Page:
Guide to beef cuts

From rib eye to rump steak, sirloin to silverside, get to know your cuts of beef and what to do with them with Celia Plender's guide

BUYING BEEF

Quantities: When shopping for roasting joints allow 100-175g of raw meat per person for boneless joints and 225-350g for bone-in joints.

What to look for: Buy your beef from a decent butcher if you can and try to get well matured meat as this will have a lot more flavour.

A well-aged piece of meat should be dark red in colour. It should smell meaty, but not unpleasant or sour. Any fat on the meat should be white or cream and feel firm and waxy.


DIFFERENT CUTS FOR DIFFERENT DISHES


A cow is divided into two forequarters and two hindquarters. As a rule the forequarters are a little tougher than the hindquarters so cuts from that part of the animal are good for stewing, braising and slow cooking as these methods help to tenderise the meat. Hindquarter cuts are ideal for quicker cooking and roasting.

STEWING AND SLOW COOKING

Beef cuts: Shin of beef

Shin

Shin comes from the foreleg and is usually bought in medallions with the bone in or out. It's perfect for rich stews, casseroles or braised dishes.

Recipe suggestion: Kate and Wills's wedding pie

Cuts of beef: Brisket

Brisket

Taken from the belly and rolled into a joint, brisket is economical and ideal for slow roasting, or pot roasting with melt-in-the-mouth, tender results.

Recipe suggestion: Slow-roasted beef brisket

Cuts fo beef: chuck

Chuck and blade

Chuck and blade come from the fore ribs. They are usually sliced or diced into chunks for stewing or slow cooking.


Recipe suggestion: Pot roast beef

ROASTS

Cuts of beef: Topside/Silverside

Topside/Silverside

Taken from the hindquarter, topside is lean and very tender. Topside and silverside are often sold rolled with a sheet of fat around them to stop the meat from drying out. Silverside is slightly tougher than topside, so it can also be used to make salt beef or corned beef.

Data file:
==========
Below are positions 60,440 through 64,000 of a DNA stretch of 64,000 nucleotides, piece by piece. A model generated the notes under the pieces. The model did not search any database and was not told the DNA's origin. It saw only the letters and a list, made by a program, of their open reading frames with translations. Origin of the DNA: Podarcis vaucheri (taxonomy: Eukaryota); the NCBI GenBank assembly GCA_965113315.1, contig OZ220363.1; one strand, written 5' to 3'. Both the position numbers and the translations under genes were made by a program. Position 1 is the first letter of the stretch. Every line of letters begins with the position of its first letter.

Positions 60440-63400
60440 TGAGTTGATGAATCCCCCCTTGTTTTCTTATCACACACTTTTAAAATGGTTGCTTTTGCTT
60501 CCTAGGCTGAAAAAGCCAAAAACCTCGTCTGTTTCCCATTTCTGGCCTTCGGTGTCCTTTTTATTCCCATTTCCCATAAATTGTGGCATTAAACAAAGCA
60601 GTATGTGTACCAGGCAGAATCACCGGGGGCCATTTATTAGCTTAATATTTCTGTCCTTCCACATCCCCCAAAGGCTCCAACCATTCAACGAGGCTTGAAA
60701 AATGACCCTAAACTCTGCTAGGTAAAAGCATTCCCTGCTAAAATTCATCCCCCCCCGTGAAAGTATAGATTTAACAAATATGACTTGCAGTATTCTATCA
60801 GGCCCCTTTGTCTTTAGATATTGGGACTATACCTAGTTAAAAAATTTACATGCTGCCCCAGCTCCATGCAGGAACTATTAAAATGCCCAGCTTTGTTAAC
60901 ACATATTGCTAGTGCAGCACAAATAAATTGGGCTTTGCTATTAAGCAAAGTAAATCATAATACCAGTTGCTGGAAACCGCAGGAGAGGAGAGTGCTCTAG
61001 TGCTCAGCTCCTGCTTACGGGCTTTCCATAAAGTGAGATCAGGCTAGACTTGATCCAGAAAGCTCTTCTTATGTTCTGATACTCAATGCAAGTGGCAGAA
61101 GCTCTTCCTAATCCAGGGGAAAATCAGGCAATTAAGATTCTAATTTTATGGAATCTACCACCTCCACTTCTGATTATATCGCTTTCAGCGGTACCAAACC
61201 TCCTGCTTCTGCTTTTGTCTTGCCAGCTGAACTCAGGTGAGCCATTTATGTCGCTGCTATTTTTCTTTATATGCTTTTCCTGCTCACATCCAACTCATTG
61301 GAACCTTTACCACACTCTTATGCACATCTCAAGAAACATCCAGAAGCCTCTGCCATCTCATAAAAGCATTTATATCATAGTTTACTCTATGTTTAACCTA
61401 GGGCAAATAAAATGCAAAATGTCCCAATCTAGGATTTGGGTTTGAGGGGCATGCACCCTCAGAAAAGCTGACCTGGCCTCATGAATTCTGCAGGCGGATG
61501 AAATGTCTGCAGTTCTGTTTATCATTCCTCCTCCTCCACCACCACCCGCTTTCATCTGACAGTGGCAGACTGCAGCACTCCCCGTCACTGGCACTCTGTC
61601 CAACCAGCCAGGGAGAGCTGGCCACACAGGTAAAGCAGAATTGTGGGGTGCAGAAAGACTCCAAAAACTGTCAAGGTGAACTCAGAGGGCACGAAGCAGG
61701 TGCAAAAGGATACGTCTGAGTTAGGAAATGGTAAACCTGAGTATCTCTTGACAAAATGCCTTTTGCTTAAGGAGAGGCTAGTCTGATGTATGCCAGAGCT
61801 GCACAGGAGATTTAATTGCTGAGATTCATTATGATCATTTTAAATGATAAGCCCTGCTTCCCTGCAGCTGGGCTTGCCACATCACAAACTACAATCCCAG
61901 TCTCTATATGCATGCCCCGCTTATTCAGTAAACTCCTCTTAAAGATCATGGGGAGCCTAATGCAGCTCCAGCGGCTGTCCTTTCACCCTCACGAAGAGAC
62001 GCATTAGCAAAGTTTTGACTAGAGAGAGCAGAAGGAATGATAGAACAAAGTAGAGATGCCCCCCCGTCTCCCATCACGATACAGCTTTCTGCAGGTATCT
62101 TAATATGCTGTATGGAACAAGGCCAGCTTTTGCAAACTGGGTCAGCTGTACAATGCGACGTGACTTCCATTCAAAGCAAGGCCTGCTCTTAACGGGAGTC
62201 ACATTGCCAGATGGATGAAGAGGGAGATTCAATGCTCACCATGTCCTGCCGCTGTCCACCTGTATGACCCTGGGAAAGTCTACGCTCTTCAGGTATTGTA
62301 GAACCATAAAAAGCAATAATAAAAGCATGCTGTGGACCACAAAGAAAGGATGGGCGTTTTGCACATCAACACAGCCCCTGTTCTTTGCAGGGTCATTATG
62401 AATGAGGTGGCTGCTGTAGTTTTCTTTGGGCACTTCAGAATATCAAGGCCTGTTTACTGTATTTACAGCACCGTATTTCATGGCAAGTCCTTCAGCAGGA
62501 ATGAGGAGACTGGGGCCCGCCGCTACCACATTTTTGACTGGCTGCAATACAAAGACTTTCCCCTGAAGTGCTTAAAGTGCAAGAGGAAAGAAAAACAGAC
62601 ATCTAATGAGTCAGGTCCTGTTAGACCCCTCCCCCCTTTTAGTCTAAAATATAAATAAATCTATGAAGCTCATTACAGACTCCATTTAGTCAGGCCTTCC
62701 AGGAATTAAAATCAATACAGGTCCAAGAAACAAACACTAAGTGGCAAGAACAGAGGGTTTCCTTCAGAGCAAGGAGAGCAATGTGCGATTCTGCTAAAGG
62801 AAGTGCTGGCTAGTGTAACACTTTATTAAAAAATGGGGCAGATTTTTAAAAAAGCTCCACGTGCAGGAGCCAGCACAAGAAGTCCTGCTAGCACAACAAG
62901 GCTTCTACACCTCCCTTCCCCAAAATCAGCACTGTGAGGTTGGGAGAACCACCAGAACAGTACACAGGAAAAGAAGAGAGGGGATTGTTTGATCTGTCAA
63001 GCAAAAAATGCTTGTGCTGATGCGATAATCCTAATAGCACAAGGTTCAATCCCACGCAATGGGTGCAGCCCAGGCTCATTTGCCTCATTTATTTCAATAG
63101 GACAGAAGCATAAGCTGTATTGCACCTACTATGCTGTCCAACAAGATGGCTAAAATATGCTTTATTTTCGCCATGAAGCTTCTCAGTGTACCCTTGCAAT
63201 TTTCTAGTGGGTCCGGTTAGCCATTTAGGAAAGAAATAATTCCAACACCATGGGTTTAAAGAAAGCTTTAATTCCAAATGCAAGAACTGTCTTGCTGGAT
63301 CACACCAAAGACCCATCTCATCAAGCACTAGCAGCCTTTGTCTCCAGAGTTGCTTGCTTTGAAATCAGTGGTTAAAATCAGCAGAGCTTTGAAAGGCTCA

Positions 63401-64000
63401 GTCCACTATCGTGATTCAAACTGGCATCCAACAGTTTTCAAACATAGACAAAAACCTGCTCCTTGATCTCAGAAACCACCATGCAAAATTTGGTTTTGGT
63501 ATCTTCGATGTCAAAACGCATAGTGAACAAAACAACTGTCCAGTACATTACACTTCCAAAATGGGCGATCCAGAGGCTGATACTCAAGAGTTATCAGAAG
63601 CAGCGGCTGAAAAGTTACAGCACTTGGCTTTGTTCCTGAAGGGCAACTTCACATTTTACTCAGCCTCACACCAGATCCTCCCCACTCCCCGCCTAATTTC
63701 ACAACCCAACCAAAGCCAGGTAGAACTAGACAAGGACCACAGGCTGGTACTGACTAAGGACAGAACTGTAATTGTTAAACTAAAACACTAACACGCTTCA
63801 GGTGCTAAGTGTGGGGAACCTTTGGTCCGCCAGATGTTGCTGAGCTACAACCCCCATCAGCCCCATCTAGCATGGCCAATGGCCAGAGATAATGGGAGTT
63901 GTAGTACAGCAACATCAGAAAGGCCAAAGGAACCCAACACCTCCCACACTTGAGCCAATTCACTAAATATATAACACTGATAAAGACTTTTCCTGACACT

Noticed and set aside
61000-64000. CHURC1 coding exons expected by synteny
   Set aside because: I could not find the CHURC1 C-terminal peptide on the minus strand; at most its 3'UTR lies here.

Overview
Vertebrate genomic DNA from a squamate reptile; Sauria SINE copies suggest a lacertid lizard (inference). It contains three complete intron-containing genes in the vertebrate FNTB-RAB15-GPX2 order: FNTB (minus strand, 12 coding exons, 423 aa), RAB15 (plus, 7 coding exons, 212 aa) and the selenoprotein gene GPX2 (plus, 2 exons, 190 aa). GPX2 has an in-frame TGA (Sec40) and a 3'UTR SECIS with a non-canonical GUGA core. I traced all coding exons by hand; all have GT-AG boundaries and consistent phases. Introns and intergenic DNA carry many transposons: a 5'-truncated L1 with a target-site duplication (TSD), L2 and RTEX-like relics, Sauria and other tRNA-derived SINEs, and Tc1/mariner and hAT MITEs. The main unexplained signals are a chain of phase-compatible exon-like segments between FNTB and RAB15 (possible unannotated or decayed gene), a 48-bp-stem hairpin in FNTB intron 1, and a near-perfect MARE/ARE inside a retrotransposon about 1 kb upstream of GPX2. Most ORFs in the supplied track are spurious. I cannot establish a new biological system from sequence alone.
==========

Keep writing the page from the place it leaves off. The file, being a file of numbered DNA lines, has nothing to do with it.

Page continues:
Recipe suggestion: Roast beef with all the trimmings

Cuts fo beef: Rib of beef

Rib of beef

Marbled with creamy fat, roast rib eye is a juicy joint as the fat helps to keep it moist. You can choose if you want yours bone in or bone out.

Recipe suggestion: Roast mustard crusted rib of beef

Cuts of beef: Sirloin

Sirloin

Hailing from the hindquarters, sirloin is usually boned and rolled. It's leaner than the rib eye and makes for another very tender roast.

Recipe suggestion: Hugh's roasted sirloin

STEAK

Cuts of beef: Rib eye

Rib eye

Cut from the eye of the fore rib, rib eye steaks have a little more fat than other steaks, which helps to keep them moist. They're ideal for char-grilling or frying.

Recipe suggestion: Butter roasted rib eye steak

Cuts of beef: T-bone steak

T-bone

Cut across the bone of the sirloin, T-bone steaks are fillet on one side and sirloin on the other, making them both tender and tasty. They work well simply fried with a little seasoning.

Recipe suggestion: T-bone steak with parsnip and wasabi ice cream

Cuts fo beef: Fillet steak

Fillet steak

Considered the most lean and tender steak of all, fillet is ideal for quick cooking, and lends itself well to cooking rare in dishes like carpaccio.

Recipe suggestion: Fillet steak with watercress pesto

Cuts fo beef: Rump

Rump

Although rump is a little firmer in texture than fillet, it's said to have more flavour. It is usually quite a large steak, and can be cut into strips or chunks for frying too.

Recipe suggestion: Jamie's steak Indian Style

Cuts of beef: Bavette/flank

Flank/bavette

Flank is commonly used for minute steaks. It's cheap, tends to come cut thinly, and responds well to very quick cooking. Be careful not to overcook it as it can end up a little tough. Flank can also be stewed or braised.

Recipe suggestion: Shredded beef tacos

Images and advice provided by EBLEX

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Forget everything you thought you knew about cooking beef. Heston's top tips will ensure kitchen magic, every time

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